Why no philips T-handles?

Heydie Hi, everyone.

I’m a convert to loving T-handle screwdrivers for their torque and – more importantly – they’re wonderful for my RSI / Carpal-tunnel injury.

I’m looking for a set of Phillips-head T-handle screwdrivers.

Obviously, there are loads of options for Hex, Torx, and the like. But the only Phillips drivers I can find are the bit drivers with multiple exchangable bits – Which are useless when the collar interferes with reaching a recessed screw.

Is there a manufacturing issue that makes them difficult to fabricate? Are they simply unpopular? Am I using the wrong search terms on the search-engines?


I just did a quick search and came across this

while its ratcheting, the shafts are long and might fit the bill.
then I found this:
and lastly you could CALL Kctoolco.com, I couldn’t find anything on their site but I bet they could help for sure, also tell em Toolguyd sent you, if you make an online purchase from them use coupon code: TOOLGUYD4LIFE save some money and give our host some love!

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Much cheaper ($6.50) direct from Motion Pro
They also sell this


He asked specifically for non bit holder type

Thanks - I didn’t catch that.

Motion Pro used to sell a set (PH1, PH2 and PH3- part numbers 08-0101, 08-0102 and 08-0103 that I bought in 2009 for $19.
It looks like they only list the PH1 on their site but others seem to show them:




Might be old listings that can no longer be filled - but could be worth a try.

Try the Wera Vario series. Get the bits you need and get the Wera T handle and the locking bit holder https://www.kctoolco.com/wera-013390-t-handle-rapidaptor/ The bits are over 6 inches long so that should fit into tight spaces.

That makes complete sense – extra long bits. I was so focused on dedicated t-handled screwdrivers, I completely forgot about long bits.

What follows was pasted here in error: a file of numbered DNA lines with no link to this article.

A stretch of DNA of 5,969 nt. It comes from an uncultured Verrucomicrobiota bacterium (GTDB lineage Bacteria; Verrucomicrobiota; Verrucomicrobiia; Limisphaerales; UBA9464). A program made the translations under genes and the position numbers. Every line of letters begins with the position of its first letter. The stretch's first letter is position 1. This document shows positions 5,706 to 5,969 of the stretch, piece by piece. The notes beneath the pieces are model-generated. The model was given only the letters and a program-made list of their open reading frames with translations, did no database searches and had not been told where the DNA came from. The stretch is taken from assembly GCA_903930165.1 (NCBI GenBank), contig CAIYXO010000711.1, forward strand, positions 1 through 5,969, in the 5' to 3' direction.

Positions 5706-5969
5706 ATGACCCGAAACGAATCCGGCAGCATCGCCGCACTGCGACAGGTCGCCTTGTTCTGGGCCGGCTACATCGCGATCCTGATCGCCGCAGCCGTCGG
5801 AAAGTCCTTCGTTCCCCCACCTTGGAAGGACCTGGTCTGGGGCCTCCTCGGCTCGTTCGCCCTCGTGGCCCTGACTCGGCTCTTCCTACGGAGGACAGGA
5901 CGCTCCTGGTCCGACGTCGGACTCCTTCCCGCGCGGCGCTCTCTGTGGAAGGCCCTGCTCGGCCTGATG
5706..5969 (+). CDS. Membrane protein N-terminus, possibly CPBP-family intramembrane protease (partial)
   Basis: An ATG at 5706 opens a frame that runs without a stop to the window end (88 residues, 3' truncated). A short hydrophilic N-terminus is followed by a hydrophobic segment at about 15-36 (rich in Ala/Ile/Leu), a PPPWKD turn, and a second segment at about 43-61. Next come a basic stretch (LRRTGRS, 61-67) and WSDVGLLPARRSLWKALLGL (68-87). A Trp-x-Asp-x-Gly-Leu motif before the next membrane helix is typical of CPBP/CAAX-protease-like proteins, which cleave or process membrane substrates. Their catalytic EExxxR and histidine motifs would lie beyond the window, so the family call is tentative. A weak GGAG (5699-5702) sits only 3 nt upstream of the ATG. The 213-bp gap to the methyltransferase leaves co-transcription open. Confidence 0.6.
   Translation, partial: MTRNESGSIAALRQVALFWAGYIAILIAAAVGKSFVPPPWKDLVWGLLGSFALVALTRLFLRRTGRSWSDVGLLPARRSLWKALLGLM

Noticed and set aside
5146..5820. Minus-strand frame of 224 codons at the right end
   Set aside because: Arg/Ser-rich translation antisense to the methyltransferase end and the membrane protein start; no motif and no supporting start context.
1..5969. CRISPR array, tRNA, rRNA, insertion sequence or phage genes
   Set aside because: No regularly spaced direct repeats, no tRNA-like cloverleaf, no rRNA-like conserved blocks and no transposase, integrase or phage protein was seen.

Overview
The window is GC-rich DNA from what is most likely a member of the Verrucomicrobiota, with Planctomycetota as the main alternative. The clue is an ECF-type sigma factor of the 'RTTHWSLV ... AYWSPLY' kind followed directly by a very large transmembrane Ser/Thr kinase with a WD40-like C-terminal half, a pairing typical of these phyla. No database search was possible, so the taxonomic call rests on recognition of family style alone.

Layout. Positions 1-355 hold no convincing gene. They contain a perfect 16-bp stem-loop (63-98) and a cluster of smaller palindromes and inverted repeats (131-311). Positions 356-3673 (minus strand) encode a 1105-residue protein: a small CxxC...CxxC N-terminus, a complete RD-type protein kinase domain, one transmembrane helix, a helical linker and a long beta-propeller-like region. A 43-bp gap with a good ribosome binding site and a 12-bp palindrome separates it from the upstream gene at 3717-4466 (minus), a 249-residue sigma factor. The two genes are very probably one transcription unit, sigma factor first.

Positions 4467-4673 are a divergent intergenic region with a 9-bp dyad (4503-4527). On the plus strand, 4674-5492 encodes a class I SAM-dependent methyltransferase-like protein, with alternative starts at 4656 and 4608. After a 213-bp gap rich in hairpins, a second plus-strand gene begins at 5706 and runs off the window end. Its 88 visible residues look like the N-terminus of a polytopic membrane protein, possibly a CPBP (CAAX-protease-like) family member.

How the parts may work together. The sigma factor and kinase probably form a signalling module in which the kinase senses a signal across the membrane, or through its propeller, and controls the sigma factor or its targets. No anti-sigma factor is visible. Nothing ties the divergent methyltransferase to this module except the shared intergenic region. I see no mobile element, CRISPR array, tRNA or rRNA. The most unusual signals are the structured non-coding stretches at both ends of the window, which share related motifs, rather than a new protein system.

But that still leaves open the question: “Why aren’t there dedicated T-Handles for Philips screwdrivers?”

There were the 3 different sized (PH1, PH2 and PH3) T-Handles from Motion Pro that I cited above. It looks like only 1 size (maybe new old stock?) is still readily available. So maybe the answer to your question is that they did not sell well enough to continue making them or for others to make alternatives. The use of long bits as Charles suggests - is perhaps so much easier/cheaper that it undercuts the need for a dedicated one-trick-pony tool.

Don’t know what to tell you, we’ve found T-handle ph drivers and suggested alternatives…

Phillips bits are notorious for two failings:

Unless you use an “anti-cam” tip, Phillips tips will cam-out under extreme torque. Snap-On tools used to sell ACI and ACR (Anti-Cam Insertion and Anti-Cam Removal) tip options on their Phillips screw driver shanks. I’m not sure where they are with that tip offering lately, but they used to be a life saver for getting out stubborn Phillips screws.

This tendency for cam-out is why you will see MANY stripped phillips head screws in a variety of places. Reed and Prince, and Pozi-Drive Screws were an attempt to address this issue, but without widespread uptake in the manufacturing community. Gunsmiths are so wary of cam-out resulting in firearm finish damage, that they have come up with “screw jacks” to try to deal with this shortcoming of the Phillips fastener type.

Tip fracture:
Under extremes of torque, Phillips tips, like many other tip profiles, are subject to fracture, damaging the tool being used. The root cause being that Phillips tip profiles just don’t have the same load distributing surfaces in play as you would find in a Torx, Penta Lobe, or splined fastener to driver interface; and Phillips fasteners just are not what you can call precision-made devices–one or two of those 4 contacting surfaces is going to bear more of the load than the others.

Putting a Phillips tip on a “T-handle” driver is probably seen as counterproductive, and may be avoided for the above reasons.

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Ding ding! Cam out. If they already cam out with a standard handle wouldn’t more torque just make it worse?


I went with P2-ACR driver blades from various sources, a while back, but finally settled-on removing the screw in question and replacing it with a Torx or spline drive screw (admittedly not possible in EVERY situation, but possible often enough to make my life a lot easier).